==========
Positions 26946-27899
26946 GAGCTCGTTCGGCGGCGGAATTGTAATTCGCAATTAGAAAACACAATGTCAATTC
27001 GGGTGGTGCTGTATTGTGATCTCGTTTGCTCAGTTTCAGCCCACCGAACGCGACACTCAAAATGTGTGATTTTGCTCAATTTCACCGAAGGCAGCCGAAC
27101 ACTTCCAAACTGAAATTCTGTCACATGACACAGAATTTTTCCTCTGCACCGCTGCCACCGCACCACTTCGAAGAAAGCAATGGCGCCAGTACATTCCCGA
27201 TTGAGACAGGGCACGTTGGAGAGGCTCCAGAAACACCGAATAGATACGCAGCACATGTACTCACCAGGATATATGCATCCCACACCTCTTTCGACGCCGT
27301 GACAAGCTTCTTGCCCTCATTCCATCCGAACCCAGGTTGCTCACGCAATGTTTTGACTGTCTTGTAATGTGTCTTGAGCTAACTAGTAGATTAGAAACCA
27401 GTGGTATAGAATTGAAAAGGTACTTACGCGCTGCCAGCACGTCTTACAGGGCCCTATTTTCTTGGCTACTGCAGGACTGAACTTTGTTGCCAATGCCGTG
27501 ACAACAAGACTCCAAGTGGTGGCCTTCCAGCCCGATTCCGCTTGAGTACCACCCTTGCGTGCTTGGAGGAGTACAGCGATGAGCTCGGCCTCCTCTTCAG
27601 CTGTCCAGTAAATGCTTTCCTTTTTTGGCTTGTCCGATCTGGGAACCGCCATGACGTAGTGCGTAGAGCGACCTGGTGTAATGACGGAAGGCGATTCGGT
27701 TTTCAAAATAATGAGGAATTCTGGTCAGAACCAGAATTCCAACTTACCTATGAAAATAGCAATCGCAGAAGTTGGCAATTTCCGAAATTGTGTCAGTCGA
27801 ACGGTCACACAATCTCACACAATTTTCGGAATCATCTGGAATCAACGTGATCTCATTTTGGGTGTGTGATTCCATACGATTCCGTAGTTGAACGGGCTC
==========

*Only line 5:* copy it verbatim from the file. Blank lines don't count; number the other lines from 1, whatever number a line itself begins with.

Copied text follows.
27201 TTGAGACAGGGCACGTTGGAGAGGCTCCAGAAACACCGAATAGATACGCAGCACATGTACTCACCAGGATATATGCATCCCACACCTCTTTCGACGCCGT